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ORIGINAL ARTICLE  EXERCISE PHYSIOLOGY AND BIOMECHANICS 

The Journal of Sports Medicine and Physical Fitness 2019 August;59(8):1311-8

DOI: 10.23736/S0022-4707.19.09190-4

Copyright © 2019 EDIZIONI MINERVA MEDICA

language: English

Contribution of select physiological variables to sprint triathlon performance

Thomas PAPAVASSILIOU , Elias ZACHAROGIANNIS, Helen SOULTANAKIS, George PARADISIS, Fotini DAGLI PAGOTTO

School of Physical Education and Sport Science, National and Kapodistrian University of Athens, Athens, Greece



BACKGROUND: The purpose of this study was to examine the relationship between select physiological variables and sprint triathlon performance.
METHODS: Moderately trained male triathletes (N.=15) performed two graded maximal exercise tests, on a cycle ergometer and a treadmill. Anaerobic capacity was evaluated, on a cycle ergometer and a treadmill. Within two weeks before or after the testing, all triathletes participated in a sprint triathlon race (750 m sea swim, 20 km cycle, 5 km run).
RESULTS: The results showed that significant correlations exist between VO2max during cycling (r=-0.811, P<0.05) or running (r=-0.757, P<0.05) and overall triathlon performance. Stepwise multiple linear regression analysis, with triathlon performance as the dependent variable and the physiological measures during running as the independent variables, showed that VO2max (mL.min-1.kg-1), Time_CF, CHO_rate @ VT and % body fat yielded the best prediction of performance (R2=0,912). When only the physiological variables from cycling were included into the model, the results showed that VO2max (mL.min-1), VO2max (mL.min-1.kg-1) and PFmax (rpm) explained 88% of the variation in sprint triathlon performance.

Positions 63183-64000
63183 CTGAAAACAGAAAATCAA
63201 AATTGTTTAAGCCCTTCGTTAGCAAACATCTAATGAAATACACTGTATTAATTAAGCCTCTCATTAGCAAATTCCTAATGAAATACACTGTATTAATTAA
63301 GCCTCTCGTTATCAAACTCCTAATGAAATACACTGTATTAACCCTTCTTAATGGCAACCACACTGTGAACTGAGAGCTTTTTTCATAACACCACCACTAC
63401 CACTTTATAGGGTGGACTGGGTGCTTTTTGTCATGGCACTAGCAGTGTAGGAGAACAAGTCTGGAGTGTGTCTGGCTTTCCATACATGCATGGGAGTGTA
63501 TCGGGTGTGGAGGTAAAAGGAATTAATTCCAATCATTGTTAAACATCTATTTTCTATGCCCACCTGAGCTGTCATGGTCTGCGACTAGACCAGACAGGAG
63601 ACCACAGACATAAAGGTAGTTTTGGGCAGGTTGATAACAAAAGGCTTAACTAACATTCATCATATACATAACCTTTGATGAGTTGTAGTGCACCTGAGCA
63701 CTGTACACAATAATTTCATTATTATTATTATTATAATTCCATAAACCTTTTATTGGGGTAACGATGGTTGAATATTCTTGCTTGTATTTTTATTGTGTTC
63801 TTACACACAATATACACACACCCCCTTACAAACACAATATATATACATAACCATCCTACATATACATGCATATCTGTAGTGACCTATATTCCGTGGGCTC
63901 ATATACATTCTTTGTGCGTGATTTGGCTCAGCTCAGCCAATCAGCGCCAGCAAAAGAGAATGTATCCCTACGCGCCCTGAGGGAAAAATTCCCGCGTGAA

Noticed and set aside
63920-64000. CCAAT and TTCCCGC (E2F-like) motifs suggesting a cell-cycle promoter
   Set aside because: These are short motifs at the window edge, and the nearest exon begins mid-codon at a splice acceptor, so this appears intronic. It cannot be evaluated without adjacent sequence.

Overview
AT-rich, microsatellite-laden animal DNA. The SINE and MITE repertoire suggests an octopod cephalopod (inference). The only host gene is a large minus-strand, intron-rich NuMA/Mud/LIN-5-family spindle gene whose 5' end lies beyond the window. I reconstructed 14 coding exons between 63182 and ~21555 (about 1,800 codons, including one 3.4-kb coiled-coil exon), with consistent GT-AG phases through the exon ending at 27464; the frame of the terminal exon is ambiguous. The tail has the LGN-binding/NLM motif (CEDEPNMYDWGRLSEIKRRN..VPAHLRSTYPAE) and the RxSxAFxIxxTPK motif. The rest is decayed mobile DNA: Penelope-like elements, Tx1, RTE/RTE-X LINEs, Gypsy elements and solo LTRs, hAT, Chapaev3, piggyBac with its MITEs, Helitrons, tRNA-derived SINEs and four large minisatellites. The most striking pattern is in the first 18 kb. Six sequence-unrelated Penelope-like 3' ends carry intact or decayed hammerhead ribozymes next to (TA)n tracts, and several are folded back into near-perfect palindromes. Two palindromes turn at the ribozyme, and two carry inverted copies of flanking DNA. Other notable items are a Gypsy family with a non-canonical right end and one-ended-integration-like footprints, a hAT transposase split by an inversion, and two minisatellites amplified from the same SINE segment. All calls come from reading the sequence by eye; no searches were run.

CONCLUSIONS: Our data indicate that overall race time for moderately trained triathletes, competing over the sprint distance can be accurately predicted from maximal laboratory tests.


KEY WORDS: Running; Bicycling; Athletic performance

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